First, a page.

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KIRBY v. RICHMOND DEPARTMENT OF SOCIAL SERVICES




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KIRBY

v.

RICHMOND DEPARTMENT OF SOCIAL SERVICES


COURT OF APPEALS OF VIRGINIA

Present: Judges Benton, Humphreys and Senior Judge Overton

Record No. 1126-03-2

TARIQ KIRBY, SR.

v.

RICHMOND DEPARTMENT OF SOCIAL SERVICES

 

MEMORANDUM OPINION[1]PER
CURIAM

SEPTEMBER 30, 2003

FROM THE CIRCUIT COURT OF THE CITY OF RICHMOND

T. J. Markow, Judge

(Robin M. Morgan; Davis & Morgan, P.A., on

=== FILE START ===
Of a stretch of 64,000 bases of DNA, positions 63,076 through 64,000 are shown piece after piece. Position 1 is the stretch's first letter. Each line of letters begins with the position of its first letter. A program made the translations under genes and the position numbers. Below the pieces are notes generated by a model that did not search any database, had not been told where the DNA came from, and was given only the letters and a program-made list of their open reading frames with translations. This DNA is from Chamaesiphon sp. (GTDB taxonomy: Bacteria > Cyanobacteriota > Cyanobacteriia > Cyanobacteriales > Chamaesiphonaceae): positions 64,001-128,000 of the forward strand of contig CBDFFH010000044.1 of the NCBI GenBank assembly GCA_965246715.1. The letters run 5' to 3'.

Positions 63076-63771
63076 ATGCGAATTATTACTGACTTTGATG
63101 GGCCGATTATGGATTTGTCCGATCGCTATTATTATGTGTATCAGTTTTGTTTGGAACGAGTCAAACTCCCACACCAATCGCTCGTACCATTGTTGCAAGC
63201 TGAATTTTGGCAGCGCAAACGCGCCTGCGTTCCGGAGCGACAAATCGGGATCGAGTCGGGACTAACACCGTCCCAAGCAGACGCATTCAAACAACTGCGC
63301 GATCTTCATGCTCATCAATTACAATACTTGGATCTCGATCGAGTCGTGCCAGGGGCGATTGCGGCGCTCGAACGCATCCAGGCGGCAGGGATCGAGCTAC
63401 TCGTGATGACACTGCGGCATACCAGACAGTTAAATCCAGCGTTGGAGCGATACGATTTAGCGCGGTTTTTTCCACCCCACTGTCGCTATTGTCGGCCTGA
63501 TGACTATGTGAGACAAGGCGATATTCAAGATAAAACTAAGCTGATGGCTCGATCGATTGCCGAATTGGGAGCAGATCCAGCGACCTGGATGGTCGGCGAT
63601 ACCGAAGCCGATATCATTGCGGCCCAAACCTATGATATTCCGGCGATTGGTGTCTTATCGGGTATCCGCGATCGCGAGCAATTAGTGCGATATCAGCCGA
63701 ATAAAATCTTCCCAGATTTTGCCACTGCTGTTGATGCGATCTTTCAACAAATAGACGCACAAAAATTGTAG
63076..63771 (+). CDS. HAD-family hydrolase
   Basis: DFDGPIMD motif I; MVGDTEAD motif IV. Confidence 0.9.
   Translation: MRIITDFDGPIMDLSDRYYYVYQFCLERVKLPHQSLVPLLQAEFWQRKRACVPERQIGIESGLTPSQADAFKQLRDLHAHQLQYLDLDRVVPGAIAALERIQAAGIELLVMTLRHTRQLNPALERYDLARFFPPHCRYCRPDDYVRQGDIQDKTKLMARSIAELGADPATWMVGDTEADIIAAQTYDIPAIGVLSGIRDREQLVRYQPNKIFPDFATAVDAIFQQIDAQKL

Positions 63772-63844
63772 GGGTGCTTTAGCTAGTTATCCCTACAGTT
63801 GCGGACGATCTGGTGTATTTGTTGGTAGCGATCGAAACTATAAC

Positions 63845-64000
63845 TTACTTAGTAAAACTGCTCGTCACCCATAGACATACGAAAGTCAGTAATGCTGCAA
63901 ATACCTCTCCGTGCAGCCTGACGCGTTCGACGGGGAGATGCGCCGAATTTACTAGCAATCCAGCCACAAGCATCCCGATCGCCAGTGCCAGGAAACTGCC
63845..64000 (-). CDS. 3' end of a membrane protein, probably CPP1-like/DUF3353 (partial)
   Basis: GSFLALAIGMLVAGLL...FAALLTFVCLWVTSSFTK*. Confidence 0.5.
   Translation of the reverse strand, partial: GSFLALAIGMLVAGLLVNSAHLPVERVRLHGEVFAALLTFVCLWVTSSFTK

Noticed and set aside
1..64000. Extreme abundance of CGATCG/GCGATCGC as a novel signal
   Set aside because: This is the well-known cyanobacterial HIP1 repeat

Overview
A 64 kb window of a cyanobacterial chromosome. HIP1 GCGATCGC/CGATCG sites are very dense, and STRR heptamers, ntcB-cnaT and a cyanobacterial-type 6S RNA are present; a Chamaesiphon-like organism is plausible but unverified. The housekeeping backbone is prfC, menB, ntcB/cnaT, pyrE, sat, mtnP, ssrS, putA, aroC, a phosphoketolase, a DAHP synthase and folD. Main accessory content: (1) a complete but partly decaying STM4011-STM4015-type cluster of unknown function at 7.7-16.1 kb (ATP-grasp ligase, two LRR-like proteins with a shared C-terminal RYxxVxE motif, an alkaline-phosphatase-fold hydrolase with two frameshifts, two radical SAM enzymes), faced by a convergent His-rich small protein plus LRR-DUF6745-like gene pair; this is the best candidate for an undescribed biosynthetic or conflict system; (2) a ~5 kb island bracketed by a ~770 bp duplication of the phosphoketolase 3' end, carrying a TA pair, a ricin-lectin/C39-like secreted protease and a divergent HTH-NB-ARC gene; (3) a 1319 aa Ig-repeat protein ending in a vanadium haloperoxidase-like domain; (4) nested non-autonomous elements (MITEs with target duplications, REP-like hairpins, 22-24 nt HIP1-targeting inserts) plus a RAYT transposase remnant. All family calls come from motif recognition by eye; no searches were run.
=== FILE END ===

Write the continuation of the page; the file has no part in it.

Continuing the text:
brief), for appellant.

(Sarah M. Denham, Assistant City Attorney;

Robert Shrader, Guardian ad litem for the

minor child, on brief), for appellee.

Tariq Kirby, Sr. appeals a decision terminating his parental

rights to his son. Kirby contends the evidence was insufficient

to support the termination. Upon reviewing the record and briefs

of the parties, we conclude that this appeal is without merit.

Accordingly, we summarily affirm the decision of the trial
court.

See Rule 5A:27.

I.

The child was born on August 12, 1999. The child and his

mother, a minor who was in the custody of the Richmond
Department

of Social Services, resided with a foster care family. On April

10, 2001, the child was removed from his mother’s custody and
was

placed in the custody of the Department. Prior to taking custody

of the child, the Department attempted to conduct a home study
at

Kirby’s residence but was unable to complete the study because